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Global warming

Global warming and climate change are terms for the observed century-scale
rise in the average temperature of the Earth's climate system and its related
effects. Multiple lines of scientific evidence show that the climate system is
warming. Although the increase of near-surface atmospheric temperature is the
measure of global warming often reported in the popular press, most of the
additional energy stored in the climate system since 1970 has gone into ocean
warming. The remainder has melted ice and warmed the continents and
atmosphere. Many of the observed changes since the 1950s are unprecedented
over tens to thousands of years. On 12 November 2015, NASA scientists reported
that human-made carbon dioxide (CO2) continues to increase above levels not
seen in hundreds of thousands of years: currently, about half of the carbon
dioxide released from the burning of fossil fuels is not absorbed by vegetation
and the oceans and remains in the atmosphere.

Scientific understanding of global warming is increasing. The Intergovernmental

Panel on Climate Change reported in 2014 that scientists were more than 95%
certain that global warming is mostly being caused by increasing concentrations
of greenhouse gases and other human (anthropogenic) activities. Climate model
projections summarized in the report indicated that during the 21st century the
global surface temperature is likely to rise a further 0.3 to 1.7 C for their lowest
emissions scenario using stringent mitigation and 2.6 to 4.8 C for their highest.
These findings have been recognized by the national science academies of the
major industrialized nations and are not disputed by any scientific body of
national or international standing.

Effects of global warming

Future climate change and associated impacts will differ from
region to region around the globe. Anticipated effects include
warming global temperature, rising sea levels, changing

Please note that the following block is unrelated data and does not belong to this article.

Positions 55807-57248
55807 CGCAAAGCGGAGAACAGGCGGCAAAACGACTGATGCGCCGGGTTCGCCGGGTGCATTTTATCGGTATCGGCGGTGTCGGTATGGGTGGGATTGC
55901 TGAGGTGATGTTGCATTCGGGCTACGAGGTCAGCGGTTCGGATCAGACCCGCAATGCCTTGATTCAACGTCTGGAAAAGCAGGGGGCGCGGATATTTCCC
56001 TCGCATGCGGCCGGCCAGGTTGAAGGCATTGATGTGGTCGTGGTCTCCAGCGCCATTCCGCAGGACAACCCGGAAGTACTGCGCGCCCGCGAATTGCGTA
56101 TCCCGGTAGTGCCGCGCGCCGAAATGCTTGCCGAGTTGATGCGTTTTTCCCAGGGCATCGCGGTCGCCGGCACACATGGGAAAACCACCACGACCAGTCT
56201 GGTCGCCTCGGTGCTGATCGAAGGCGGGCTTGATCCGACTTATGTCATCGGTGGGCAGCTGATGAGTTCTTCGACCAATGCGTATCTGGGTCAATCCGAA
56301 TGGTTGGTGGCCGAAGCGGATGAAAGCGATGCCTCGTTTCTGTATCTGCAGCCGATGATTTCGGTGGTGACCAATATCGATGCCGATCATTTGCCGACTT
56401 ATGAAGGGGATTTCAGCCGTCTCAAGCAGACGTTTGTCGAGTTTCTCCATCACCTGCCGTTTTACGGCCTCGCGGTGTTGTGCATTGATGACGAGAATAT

precipitation, and expansion of deserts in the subtropics. Warming is
expected to be greater over land than over the oceans and greatest
in the Arctic, with the continuing retreat of glaciers, permafrost and
sea ice. Other likely changes include more frequent extreme weather
events including heat waves, droughts, heavy rainfall with floods
and heavy snowfall; ocean acidification; and species extinctions due
to shifting temperature regimes. Effects significant to humans
include the threat to food security from decreasing crop yields and
the abandonment of populated areas due to rising sea levels.

Greenhouse gases

The greenhouse effect is the process by which absorbtion and emission of infrared
radiation by gases in a planet's atmosphere warm its lower atmosphere and surface.
Human activity since the Industrial Revolution has increased the amount of greenhouse
gases in the atmosphere, leading to increased radiative forcing from CO2, methane,
tropospheric ozone, CFCs and nitrous oxide. According to work published in 2007, the
concentrations of CO2 and methane have increased by 36% and 148% respectively
since 1750. These levels are much higher than at any time during the last 800,000
years, the period for which reliable data has been extracted from ice cores. Less
direct geological evidence indicates that CO2 values higher than this were last seen
about 20 million years ago.
Fossil fuel burning has produced about three-quarters of the increase in CO2 from
human activity over the past 20 years. The rest of this increase is caused mostly by
changes in land-use, particularly deforestation. Estimates of global CO2 emissions in
2011 from fossil fuel combustion, including cement production and gas flaring, was
34.8 billion tonnes , an increase of 54% above emissions in 1990. Coal burning was
responsible for 43% of the total emissions, oil 34%, gas 18%, cement 4.9% and gas
flaring 0.7%
Emissions scenarios, estimates of changes in future emission levels of greenhouse
gases, have been projected that depend upon uncertain economic, sociological,
technological, and natural developments. In most scenarios, emissions continue to rise
over the century, while in a few, emissions are reduced. Fossil fuel reserves are
abundant, and will not limit carbon emissions in the 21st century. Emission scenarios,
combined with modelling of the carbon cycle, have been used to produce estimates of
how atmospheric concentrations of greenhouse gases might change in the future.

Aerosols and soot

Global dimming, a gradual reduction in the amount of global direct